A new phishing campaign has been detected that is being used to distribute a relatively new malware threat called IceXLoader. The malware was first identified in the summer and is being actively developed, with version 3.3 of the malware being distributed in the latest campaign. The malware appears to be a work in progress, with the latest version of the malware having enhanced functionality and a new method of installation is now being used. While it has only been distributed for a few months, it already represents a significant threat.
As the name suggests, IceXLoader is a malware dropper that is designed to deploy additional malicious payloads on infected devices. This could include additional tools to help the operators of the malware achieve their aims or it could be offered to a range of threat actors under the malware-as-a-service model for delivering information stealers, ransomware, and other malicious payloads. The malware was first identified by researchers at Fortinet, who named the malware IceXLoader due to the presence of ICE_X strings in samples of the malware code.
The malware is delivered via phishing emails with a .zip compressed file attachment, which contains the first stage extractor. If allowed to run, this will create a new hidden folder in C:\Users\<username>\AppData\Local\Temp, and will then drop and execute the second stage executable file, which creates a new registry key and deletes the temporary folder. The second stage executable downloads a PNG file from a hardcoded URL, and converts it into an obfuscated DLL file, which is IceXLoader. The dropper will perform checks to see if it is running in a virtual environment and will wait 35 seconds before executing IceXLoader to avoid sandbox detection. IceXLoader will collect a variety of information about its host, will connect to its command-and-control server and exfiltrate that information, and will then drop additional malicious payloads.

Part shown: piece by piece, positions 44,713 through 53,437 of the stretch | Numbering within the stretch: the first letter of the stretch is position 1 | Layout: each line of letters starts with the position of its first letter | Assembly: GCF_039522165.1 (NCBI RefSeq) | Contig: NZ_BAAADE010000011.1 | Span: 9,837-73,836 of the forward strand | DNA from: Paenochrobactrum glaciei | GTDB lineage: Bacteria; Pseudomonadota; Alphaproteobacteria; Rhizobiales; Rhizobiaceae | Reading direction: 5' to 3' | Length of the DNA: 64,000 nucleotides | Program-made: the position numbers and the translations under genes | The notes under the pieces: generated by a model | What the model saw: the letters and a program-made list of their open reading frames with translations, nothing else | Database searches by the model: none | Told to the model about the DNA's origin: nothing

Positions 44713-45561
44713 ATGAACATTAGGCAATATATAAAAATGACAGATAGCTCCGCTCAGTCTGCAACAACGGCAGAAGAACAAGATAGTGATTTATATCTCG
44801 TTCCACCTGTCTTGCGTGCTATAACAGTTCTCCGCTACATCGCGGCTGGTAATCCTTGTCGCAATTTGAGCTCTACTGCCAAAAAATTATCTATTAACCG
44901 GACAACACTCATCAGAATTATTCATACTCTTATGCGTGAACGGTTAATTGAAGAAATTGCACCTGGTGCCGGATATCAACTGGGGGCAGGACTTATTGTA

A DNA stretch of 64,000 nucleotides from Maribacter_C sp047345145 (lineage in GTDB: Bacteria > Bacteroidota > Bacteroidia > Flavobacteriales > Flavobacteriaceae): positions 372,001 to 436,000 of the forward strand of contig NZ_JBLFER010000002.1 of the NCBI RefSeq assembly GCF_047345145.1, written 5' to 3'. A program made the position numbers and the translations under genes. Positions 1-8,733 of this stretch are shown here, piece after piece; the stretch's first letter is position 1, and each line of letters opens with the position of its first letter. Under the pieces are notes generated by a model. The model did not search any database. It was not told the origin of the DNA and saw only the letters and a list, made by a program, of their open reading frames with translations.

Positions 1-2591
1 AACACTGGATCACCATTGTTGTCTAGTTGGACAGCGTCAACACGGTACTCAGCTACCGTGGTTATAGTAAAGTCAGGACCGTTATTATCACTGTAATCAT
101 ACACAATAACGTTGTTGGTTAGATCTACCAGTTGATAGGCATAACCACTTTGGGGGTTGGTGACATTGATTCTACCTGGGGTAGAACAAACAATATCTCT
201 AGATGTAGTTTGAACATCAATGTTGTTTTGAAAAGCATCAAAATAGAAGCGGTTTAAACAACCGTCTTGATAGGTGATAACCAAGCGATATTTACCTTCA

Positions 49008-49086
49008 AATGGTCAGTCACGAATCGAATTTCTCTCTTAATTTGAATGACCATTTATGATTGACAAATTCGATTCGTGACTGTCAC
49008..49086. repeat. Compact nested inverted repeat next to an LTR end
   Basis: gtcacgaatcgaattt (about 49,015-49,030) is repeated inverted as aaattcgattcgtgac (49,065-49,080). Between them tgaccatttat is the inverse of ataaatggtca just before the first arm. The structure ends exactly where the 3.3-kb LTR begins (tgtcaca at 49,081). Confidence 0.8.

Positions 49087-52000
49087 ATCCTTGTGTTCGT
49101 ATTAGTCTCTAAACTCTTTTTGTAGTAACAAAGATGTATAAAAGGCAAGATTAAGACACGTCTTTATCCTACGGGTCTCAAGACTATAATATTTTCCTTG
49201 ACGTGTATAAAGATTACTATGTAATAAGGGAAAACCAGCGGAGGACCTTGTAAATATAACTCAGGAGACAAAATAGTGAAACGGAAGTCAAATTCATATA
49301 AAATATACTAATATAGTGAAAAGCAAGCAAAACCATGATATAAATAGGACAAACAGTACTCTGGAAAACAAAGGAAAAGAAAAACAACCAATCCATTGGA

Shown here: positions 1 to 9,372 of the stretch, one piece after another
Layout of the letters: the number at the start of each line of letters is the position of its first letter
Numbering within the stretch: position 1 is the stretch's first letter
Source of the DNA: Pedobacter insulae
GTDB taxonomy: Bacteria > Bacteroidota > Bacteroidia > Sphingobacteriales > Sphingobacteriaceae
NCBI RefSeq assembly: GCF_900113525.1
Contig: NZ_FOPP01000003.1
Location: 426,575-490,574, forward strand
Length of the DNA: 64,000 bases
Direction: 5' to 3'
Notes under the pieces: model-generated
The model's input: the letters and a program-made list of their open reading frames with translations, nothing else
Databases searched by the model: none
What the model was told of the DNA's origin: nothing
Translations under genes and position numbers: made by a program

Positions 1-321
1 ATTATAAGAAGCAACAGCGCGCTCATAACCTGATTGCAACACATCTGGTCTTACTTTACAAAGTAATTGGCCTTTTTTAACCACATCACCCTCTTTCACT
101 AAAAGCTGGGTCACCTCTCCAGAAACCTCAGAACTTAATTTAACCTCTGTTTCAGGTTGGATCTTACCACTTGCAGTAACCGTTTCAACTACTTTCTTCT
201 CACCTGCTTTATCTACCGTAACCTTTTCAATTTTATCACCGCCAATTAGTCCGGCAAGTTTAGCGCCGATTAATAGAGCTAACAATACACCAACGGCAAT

The malware is capable of evading Windows Defender and other anti-malware programs to prevent scanning of the folder where IceXLoader resides. Researchers at Minerva Labs note that the exfiltrated data is freely accessible on the C2 server, so the threat actors are currently not interested in securing the stolen data.
Due to the ability of the malware to evade traditional antivirus software solutions, the key to blocking this threat is implement next-generation endpoint detection solutions that are able to identify malware by their behavior, and ensure that strong, multi-layered anti phishing defenses are implemented to block the initial phishing emails, including an advanced spam filter for blocking the email and web filtering technology to prevent downloads of malicious files from the Internet.
It is also important not to neglect the human element of defenses. Security awareness training for the workforce will go a long way toward preventing these and other email-based attacks from succeeding, by teaching employees email security best practices.